Exploring National Intangible Heritage——Nanjing BaijuIssue date：2021-07-14
During this year's Project Week from May 31 to June 5, DP1 students at UWC Changshu China went to different parts of Jiangsu Province to engage in various self-initiated projects including Chinese cultural exploration, arts, service, and outdoor activities. This forms an important part of their UWC education, which embodies the education philosophy of “Learning by doing”.
Qingyan Zhang，Yumeng Jiang and four other students carried out their project in Nanjing to investigate the national intangible cultural heritage - Baiju, with the hope to promote it to more people not just in China, but to the world.
Baiju is a type of Chinese singing-storytelling and a form of opera that originated from Yunjin （Nanjing traditional silk embroidery) workers’ self-entertainment. Sang in Nanjing dialect, its context includes local news, the introduction of scenery, street foods, and so on. Starting from the Yuan dynasty, it has a history of over 700 years. However, people nowadays know little about this unique form of art even though it has been recognized as National Intangible Heritage in 2008.
Our group of six students felt it a great pity for Nanjing Baiju. As a UWCer, UWC values have taught us to make positive changes, which guide us to think: is there anything we can do? What can we change? Besides, UWC Changshu China attaches great importance to Chinese traditional culture, and has given us a strong sense of cultural mission to protect and promote Chinese traditional culture. So we hoped to do something to help preserve this unique part of Nanjing culture.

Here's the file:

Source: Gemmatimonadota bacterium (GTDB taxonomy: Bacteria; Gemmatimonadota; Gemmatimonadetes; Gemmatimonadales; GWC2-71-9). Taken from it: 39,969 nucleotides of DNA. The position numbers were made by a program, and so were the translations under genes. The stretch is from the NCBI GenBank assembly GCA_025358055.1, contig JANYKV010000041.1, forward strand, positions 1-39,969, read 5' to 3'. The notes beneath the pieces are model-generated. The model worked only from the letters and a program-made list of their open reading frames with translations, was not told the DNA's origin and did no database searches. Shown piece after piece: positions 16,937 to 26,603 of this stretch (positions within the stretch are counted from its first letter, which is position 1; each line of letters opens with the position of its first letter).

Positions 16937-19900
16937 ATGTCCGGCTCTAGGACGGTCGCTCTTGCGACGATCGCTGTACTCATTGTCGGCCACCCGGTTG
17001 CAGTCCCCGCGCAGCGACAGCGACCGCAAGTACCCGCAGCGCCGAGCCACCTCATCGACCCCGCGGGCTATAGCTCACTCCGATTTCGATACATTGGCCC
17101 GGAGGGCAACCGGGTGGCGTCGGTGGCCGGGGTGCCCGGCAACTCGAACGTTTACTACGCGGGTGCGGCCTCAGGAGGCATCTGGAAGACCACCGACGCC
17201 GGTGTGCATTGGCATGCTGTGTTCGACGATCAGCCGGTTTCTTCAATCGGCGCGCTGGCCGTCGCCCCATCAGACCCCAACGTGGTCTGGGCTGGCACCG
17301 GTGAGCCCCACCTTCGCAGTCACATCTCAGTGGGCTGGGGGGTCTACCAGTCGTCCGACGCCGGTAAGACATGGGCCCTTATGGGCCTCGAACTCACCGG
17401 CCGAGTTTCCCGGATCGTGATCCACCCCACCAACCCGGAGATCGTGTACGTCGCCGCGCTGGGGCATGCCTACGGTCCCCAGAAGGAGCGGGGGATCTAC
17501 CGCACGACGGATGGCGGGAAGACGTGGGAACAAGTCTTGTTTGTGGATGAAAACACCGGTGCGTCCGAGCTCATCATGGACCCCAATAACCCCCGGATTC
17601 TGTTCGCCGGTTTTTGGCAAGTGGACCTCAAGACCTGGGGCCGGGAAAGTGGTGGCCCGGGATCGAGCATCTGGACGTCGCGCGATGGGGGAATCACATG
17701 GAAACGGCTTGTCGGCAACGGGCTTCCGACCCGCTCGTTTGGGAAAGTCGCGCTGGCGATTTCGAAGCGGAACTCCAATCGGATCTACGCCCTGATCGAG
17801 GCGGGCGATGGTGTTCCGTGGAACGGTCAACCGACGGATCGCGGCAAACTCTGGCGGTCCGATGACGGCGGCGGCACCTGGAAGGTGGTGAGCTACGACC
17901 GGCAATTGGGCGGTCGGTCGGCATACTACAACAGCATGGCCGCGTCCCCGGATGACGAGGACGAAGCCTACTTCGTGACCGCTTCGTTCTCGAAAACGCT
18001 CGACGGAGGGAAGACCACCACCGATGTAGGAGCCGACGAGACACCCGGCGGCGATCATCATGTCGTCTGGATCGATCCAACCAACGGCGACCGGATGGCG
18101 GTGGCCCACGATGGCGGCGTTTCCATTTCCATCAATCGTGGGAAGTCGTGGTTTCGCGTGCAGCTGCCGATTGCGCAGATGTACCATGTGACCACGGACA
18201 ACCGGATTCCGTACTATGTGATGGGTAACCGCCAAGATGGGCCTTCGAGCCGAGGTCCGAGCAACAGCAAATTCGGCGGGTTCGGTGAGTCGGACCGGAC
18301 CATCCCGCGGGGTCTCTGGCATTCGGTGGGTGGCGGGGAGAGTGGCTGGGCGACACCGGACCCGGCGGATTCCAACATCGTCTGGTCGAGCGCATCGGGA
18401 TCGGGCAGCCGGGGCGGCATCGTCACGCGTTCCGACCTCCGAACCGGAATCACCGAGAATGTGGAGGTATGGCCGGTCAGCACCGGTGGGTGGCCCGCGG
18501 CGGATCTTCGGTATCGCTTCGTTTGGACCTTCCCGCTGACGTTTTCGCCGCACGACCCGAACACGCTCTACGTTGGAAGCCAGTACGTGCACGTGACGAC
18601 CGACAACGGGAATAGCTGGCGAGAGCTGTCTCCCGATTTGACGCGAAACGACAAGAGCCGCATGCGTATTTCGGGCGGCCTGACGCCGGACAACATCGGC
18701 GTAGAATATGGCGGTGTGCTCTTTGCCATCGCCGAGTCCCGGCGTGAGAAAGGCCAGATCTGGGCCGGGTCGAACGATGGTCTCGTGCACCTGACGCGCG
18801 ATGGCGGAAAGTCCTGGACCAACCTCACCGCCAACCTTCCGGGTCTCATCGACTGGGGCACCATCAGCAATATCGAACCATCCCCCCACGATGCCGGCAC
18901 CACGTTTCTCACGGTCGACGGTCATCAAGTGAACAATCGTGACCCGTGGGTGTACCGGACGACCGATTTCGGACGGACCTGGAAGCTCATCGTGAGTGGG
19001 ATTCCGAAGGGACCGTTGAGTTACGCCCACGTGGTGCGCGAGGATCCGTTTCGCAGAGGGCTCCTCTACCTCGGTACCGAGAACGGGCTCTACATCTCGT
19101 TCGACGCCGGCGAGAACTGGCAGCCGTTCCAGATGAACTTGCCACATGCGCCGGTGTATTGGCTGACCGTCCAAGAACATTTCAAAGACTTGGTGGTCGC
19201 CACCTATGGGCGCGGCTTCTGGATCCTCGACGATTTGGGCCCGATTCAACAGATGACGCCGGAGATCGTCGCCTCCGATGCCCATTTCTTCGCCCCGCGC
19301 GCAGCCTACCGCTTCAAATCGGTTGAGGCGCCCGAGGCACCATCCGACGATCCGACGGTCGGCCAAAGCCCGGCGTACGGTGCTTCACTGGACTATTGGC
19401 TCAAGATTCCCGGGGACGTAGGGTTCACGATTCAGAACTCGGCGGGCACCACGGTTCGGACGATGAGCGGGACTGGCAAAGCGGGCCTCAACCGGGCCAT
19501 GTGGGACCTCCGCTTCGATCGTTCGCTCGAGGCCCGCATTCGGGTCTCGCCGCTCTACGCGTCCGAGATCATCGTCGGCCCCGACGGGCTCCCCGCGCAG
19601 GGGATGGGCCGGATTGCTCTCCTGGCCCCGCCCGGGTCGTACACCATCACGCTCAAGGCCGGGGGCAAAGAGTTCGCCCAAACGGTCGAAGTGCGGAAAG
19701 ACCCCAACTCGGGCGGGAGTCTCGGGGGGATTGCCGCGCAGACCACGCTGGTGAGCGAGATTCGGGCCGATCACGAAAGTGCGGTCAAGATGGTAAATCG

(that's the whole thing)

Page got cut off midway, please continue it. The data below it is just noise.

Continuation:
As a group that consists of music, theatre, literature performance and visual art students, we all are interested in Baiju. Therefore, we decided to take Project Week as an opportunity to conduct a series of investigations about Nanjing Baiju, and we hope to use our research results and final products to enhance the public’s awareness of this unique and valuable opera.
Initial research plan after discussion
In the beginning, we had no concerns about doing this program because one of our group members told us that there was a Baiju club in his previous school, Nanjing Foreign Language School, but when he asked his previous schoolmates for information about the club, he found that the club had already dissolved. What’s more, since that club did not attract much attention during that period, we even had no idea who the club’s leader was. This message disappointed us because Baiju, as a singing-storytelling art with a limited audience, had limited resources and our source of Baiju successors was no longer available.